“Where are you from?” the elderly man asked politely, as my wife and I strolled through his small Iranian village in early May.
“America,” I answered.
“Wonderful,” he said, grabbing my shoulders and giving me the traditional three kisses on my cheeks. “I am so glad you are here.”
Then he asked, “But why does your government hate us so much?”
I am not shy about criticizing US government policies—when I’m home in America. But, when I’m abroad, I tend to get defensive about my country. So, I muttered something about the importance of people of different nations getting to know each other independent of their politicians, and turned our conversation to the history of his ancient town.
But his question—asked of us by many other ordinary Iranians happy to meet American visitors—deserves a better response. Not so much to explain our foreign policy to Iranians, but to ourselves.
Demonization of Iran runs wide and deep in our mainstream politics. Hillary Clinton and Donald Trump tell us that Iran is the world’s chief sponsor of terrorism, aimed at taking over the whole Middle East, if not the world (this echoes the State Department, which in its recently released annual report calls Iran the world’s greatest state sponsor of terrorism). Both have declared themselves ready and eager to “strike” and “obliterate” Iran. Republican Senator Ted Cruz says flatly that Iran intends to launch a nuclear attack against the United States. Mike Huckabee and Benjamin Netanyahu, who must be considered an American as well as an Israeli politician, say that Iran is preparing the ovens for another holocaust of the Jews. In 2013, when there was no evidence that Iran was building a nuclear bomb, Vice President Joe Biden announced that—just in case—“all options, including military force, are on the table.”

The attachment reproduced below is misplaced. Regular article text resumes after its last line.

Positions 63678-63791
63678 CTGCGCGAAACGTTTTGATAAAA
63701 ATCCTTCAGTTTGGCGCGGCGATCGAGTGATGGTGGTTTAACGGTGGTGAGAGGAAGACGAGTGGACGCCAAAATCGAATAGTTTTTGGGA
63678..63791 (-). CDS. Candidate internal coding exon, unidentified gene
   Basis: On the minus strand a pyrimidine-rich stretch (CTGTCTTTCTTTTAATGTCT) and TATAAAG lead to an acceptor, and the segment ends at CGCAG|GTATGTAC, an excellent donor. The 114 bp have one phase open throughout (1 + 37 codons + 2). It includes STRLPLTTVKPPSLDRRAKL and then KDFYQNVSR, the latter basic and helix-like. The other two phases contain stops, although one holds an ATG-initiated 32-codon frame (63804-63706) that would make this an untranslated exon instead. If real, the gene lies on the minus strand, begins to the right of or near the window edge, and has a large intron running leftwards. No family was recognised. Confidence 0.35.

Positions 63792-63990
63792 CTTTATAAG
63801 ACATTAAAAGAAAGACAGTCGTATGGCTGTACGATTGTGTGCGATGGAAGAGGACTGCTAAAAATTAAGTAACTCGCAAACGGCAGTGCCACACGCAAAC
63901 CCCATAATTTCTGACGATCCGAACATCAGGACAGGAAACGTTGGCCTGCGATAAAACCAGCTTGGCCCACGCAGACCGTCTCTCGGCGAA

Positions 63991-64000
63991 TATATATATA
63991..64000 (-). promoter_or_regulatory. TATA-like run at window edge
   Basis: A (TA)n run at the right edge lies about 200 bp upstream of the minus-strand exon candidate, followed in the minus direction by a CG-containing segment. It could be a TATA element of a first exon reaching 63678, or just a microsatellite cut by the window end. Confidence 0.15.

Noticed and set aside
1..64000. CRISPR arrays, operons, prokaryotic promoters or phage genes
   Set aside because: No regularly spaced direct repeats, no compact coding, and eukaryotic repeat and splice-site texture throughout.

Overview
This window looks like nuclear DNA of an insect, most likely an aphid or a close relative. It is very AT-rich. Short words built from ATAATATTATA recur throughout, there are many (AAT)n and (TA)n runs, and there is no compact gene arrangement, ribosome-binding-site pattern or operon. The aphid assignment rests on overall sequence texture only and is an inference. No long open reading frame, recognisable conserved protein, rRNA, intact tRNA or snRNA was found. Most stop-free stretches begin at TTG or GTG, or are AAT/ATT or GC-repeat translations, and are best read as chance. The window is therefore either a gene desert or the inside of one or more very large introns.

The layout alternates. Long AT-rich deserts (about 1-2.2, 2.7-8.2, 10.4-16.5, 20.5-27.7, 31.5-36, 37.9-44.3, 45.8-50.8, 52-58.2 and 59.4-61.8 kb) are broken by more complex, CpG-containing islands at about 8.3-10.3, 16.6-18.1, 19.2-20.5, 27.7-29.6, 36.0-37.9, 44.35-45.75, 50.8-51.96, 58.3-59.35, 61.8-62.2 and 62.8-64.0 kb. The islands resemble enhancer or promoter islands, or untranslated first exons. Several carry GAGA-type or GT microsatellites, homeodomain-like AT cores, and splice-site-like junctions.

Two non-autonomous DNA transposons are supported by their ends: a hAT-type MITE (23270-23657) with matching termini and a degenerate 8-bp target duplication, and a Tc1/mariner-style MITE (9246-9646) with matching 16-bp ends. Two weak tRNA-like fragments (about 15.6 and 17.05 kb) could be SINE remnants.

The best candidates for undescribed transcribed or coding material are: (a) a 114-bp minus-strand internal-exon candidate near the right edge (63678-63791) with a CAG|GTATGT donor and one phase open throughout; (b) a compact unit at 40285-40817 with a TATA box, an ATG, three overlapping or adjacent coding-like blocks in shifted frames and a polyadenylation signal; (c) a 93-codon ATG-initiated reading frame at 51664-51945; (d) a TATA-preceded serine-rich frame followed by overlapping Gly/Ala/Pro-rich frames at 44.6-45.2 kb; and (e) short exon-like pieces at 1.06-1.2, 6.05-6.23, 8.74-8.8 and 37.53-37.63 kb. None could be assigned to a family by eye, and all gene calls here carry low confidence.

Following their leaders, most Americans have strongly negative opinions of Iran. Polls report that they see the country as only slightly less dangerous than nuclear-armed North Korea. Despite the public’s support for non-proliferation, a majority opposed Barack Obama’s nuclear agreement with Iran. To protect that agreement, Obama is piling on to the already massive US military assistance to Saudi Arabia and Israel, with the curious rationale that Iran, now that it has forsworn nuclear weapons, is somehow more of a menace to them than it was before.